For gaining insight in the mode of action at the molecular level of glycans in biological systems precise knowledge of the structure of the glycans is indispensable. To obtain this fundamental information well-defined starting material, optimal fractionation methods and adequate identification techniques are essential. In this review, the emphasis is on the application of high resolution 1H NMR spectroscopy to the structure determination of glycans of different origin. The power of 1H NMR spectroscopy is the possibility to determine in a non-destructive way all structural parameters of glycans. This is illustrated for glycans that differ in structural complexity...
Glycan arrays and other tools produced by automated glycan assembly
Peter H. Seeberger1,2
1Max-Planck Institute for Colloids and Interfaces, Am Mühlenberg 1, Potsdam 14476, Germany
2Freie Universität Berlin, Arnimallee 22, 14195 Berlin, Germany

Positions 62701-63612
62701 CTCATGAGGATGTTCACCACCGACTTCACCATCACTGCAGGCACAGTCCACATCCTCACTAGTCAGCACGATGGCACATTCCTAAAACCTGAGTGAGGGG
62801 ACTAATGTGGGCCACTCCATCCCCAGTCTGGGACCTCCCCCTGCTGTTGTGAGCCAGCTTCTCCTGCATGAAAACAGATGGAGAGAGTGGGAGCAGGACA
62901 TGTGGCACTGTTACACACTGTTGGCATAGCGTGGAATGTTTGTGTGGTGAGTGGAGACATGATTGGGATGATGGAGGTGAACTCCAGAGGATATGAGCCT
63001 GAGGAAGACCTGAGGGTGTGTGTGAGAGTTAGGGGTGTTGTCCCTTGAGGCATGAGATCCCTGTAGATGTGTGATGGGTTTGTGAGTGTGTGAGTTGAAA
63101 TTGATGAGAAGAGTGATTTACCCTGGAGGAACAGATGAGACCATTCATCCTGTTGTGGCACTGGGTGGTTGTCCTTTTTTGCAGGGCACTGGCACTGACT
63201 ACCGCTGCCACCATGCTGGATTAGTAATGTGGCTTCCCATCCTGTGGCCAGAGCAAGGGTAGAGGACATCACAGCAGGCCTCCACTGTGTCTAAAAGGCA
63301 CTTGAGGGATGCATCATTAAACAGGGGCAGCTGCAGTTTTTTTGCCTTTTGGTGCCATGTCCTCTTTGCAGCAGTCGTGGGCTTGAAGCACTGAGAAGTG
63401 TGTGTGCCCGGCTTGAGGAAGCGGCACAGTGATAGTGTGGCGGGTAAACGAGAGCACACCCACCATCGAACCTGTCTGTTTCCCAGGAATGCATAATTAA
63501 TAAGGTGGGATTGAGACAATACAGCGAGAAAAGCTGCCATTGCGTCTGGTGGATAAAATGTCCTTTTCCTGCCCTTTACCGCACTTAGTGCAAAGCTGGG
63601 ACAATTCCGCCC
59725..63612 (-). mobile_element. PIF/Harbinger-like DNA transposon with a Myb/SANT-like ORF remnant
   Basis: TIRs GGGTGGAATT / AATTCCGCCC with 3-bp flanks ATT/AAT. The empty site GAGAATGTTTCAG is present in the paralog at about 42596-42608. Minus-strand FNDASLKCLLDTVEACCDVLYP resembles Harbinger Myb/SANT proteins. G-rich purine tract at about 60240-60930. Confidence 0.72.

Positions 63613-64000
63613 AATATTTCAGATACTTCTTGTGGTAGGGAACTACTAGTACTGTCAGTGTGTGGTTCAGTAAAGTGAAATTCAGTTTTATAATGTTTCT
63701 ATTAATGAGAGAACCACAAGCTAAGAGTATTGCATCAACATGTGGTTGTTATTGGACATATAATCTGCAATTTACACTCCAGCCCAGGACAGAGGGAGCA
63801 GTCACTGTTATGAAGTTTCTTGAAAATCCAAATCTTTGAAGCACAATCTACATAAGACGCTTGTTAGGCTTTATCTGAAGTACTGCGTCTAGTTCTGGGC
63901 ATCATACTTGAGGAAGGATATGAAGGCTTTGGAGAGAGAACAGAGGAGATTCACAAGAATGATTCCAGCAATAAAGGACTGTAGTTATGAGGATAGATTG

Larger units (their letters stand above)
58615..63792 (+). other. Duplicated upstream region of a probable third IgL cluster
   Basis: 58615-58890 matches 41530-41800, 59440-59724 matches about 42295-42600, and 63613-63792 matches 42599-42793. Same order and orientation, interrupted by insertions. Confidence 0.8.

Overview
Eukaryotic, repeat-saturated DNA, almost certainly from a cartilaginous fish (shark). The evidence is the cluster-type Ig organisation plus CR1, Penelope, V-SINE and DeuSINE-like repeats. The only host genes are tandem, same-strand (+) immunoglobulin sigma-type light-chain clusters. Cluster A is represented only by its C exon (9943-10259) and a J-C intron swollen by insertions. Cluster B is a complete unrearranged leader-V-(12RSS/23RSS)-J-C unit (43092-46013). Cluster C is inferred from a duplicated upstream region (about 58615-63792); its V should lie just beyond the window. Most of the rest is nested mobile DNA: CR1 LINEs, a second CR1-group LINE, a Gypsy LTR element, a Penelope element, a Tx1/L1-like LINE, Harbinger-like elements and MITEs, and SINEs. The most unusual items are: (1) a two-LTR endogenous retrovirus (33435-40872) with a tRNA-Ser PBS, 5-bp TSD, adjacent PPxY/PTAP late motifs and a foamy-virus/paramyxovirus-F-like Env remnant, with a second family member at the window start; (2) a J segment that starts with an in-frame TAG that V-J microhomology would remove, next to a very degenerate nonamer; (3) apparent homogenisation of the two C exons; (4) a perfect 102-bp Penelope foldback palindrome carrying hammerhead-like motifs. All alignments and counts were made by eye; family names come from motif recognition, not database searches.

Carbohydrates are the dominant biopolymer on earth and play important roles ranging from building material for plants to function in many biological systems. Glycans remain poorly studied due to a lack of synthetic tools. The goal of my laboratory has been to develop a general method for the automated assembly of glycans. The general protocols we developed resulted in the commercialisation of the Glyconeer 2.1™ synthesizer as well as the building blocks and all reagents. Oligosaccharides as long as 50-mers are now accessible within days. Rapid access to defined oligosaccharides has been the foundation to many applications including synthetic tools such as glycan microarrays, glycan nanoparticles and anti-glycan antibodies. The platform technology is helping to address real-life problems by the creation of new vaccines and diagnostics. After addressing mainly mammalian glycobiology earlier, material science and plant biology are benefitting increasingly from synthetic glycans...